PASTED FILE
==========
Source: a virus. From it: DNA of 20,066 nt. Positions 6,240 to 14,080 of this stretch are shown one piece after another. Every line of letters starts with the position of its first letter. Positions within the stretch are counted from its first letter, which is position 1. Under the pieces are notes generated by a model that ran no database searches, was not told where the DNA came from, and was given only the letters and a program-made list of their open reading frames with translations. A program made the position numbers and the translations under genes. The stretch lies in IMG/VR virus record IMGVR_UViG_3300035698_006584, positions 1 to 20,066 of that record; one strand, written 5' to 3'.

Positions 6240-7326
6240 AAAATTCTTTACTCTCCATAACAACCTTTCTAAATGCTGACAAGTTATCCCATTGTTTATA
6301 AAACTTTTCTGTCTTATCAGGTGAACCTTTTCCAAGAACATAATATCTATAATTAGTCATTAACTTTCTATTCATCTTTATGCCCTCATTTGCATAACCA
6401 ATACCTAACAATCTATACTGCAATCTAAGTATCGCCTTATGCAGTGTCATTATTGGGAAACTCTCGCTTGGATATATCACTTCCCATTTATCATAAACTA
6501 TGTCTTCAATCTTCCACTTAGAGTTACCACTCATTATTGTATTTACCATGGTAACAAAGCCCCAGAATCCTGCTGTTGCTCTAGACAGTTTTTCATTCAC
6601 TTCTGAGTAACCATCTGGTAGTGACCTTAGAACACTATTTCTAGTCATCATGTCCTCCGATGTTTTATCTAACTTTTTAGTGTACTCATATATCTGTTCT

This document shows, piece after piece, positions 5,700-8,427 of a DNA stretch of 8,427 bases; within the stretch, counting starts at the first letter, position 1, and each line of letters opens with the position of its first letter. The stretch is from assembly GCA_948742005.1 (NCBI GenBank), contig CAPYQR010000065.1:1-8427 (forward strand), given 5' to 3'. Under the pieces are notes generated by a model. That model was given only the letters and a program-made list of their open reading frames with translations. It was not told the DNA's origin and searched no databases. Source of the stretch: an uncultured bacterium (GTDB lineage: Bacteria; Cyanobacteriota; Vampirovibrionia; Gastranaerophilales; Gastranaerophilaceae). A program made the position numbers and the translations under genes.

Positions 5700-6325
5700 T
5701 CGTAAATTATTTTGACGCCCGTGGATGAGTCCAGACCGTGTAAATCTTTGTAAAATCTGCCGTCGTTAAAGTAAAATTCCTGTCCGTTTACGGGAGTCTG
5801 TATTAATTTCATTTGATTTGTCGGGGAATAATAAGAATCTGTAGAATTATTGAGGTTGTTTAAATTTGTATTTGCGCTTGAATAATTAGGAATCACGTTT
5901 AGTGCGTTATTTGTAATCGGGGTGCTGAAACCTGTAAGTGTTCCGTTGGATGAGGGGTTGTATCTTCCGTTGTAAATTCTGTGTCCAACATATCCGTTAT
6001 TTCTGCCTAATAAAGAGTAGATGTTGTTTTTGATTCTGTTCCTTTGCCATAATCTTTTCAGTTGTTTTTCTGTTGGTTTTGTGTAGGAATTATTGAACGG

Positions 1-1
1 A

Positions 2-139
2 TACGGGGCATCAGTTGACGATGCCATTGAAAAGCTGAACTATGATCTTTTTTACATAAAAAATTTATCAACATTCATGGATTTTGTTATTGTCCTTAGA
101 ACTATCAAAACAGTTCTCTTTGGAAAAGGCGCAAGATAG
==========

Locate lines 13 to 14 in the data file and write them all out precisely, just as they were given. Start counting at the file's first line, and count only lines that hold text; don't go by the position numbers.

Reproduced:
5901 AGTGCGTTATTTGTAATCGGGGTGCTGAAACCTGTAAGTGTTCCGTTGGATGAGGGGTTGTATCTTCCGTTGTAAATTCTGTGTCCAACATATCCGTTAT
6001 TTCTGCCTAATAAAGAGTAGATGTTGTTTTTGATTCTGTTCCTTTGCCATAATCTTTTCAGTTGTTTTTCTGTTGGTTTTGTGTAGGAATTATTGAACGG